And Stannis Baratheon? He blew through all of his family’s wealth on a failed political campaign.

Even among the privileged, most people just don’t know how to manage money.

9. Hard work still trumps everything else, if you have a strategy.

If inheriting money doesn’t make you rich, what does?

The (usually unwelcome) answer is hard work.

No, the average laborer digging ditches isn’t going to get rich, no matter how hard he works at digging. It does take an element of strategy (which is why we’re all readers of BiggerPockets, right?).

Start by being accountable, always willing to take on more responsibility. Jon Snow rose to Lord Commander of the Night’s Watch and later to King in the North not because he was ever the most popular guy in the room. Quite the contrary—he’s dour and serious and rarely cracks a smile.

But when no one else was willing to take responsibility, he was always there. When no one else was willing to risk themselves, their careers, their lives in some cases, he stepped forward and did whatever needed doing.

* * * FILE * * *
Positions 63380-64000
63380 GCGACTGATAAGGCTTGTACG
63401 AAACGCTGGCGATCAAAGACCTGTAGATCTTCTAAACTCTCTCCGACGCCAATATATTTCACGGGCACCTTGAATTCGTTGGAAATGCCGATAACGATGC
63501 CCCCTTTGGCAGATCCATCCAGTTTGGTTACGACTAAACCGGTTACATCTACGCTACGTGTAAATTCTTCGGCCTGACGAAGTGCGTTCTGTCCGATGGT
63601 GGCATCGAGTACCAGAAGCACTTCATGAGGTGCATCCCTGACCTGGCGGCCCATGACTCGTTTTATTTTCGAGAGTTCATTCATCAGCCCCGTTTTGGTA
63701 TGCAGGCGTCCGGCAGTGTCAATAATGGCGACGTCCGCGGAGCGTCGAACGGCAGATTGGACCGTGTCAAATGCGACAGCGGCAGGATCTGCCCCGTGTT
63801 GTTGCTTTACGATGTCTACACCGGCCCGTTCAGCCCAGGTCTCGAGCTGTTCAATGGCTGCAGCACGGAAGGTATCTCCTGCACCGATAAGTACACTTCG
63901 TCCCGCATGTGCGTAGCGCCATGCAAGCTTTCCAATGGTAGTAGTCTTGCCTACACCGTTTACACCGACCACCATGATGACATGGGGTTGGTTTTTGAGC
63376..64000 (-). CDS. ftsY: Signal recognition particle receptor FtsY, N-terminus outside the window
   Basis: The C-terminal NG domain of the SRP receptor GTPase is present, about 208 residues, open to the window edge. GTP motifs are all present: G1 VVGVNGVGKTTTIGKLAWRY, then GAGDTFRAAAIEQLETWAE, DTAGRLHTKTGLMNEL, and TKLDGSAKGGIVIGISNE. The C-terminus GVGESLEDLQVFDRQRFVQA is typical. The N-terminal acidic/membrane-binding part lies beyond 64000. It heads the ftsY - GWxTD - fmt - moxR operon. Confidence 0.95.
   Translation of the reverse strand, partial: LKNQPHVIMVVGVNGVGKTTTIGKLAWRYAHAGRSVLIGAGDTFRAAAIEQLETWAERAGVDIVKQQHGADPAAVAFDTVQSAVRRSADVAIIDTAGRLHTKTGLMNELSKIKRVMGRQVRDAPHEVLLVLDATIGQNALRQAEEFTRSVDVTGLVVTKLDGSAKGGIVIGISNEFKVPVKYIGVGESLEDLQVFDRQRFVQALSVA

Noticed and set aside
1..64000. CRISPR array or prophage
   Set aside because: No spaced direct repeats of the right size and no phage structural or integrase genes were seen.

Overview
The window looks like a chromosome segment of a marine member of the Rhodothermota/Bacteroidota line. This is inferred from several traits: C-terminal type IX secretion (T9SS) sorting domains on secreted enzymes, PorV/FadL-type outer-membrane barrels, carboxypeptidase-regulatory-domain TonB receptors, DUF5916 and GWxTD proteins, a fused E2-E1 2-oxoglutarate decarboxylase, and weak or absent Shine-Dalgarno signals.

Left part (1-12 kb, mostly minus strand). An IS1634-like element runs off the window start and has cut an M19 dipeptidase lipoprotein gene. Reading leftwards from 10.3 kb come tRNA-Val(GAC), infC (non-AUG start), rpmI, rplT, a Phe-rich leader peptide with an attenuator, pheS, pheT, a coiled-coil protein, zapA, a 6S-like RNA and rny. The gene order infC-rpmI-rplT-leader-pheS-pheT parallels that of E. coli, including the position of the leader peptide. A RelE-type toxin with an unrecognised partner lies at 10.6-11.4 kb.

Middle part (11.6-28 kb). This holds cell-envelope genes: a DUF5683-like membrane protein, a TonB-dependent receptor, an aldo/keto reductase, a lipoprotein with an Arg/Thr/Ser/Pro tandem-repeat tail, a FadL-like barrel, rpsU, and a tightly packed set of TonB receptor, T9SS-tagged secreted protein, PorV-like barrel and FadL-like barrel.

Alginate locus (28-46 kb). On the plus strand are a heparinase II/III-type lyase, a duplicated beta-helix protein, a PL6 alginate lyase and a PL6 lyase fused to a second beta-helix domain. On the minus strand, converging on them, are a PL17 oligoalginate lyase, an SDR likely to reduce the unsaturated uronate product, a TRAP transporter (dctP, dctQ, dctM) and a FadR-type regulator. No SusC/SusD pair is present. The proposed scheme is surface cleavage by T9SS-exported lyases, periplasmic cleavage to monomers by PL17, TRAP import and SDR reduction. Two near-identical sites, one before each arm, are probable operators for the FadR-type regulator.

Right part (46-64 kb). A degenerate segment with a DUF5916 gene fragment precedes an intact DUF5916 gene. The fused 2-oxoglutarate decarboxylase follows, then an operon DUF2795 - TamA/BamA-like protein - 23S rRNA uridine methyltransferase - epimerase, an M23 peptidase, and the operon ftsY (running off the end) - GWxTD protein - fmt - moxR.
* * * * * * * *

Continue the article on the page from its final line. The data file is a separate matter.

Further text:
Littlefinger and Varys were both born with next to nothing, but both rose to wealth and prominence. Why? Because they spent every hour of every day working hard, especially at networking. They both knew more people, high and low, than anyone else walking the lofty halls of the Red Keep, and it paid off for them.

By contrast, look at Robert Baratheon. Even kings lose their power if they’re lazy!

Or Loras Tyrell, who spent his entire life complacent. He thought he could sit back and simply enjoy the privileges of his wealth—until he found himself stripped of that wealth and all of his privilege.

Some Truths are Predictable

No one ever accused Game of Thrones of being predictable, yet here are all these age-old rules of success.

Those who continually push themselves to keep learning, to know more than the people around them, will succeed. Those who keep expanding their network, trying to know more people and how they might collaborate to reach mutually-beneficial goals, will succeed.

Debts, overspending, laziness, complacency—these are habits of people who will not succeed.

These truths are timeless, even in fiction. They are woven into the fabric of our world and even bleed into the worlds we create. If you want to succeed, pay attention to these lessons of success, even when they appear in the least likely places.

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What other lessons about money have you learned from Game of Thrones? Who’s ready to nerd out with me?

Drop your GoT (and real estate) knowledge below!

Note By BiggerPockets: These are opinions written by the author and do not necessarily represent the opinions of BiggerPockets.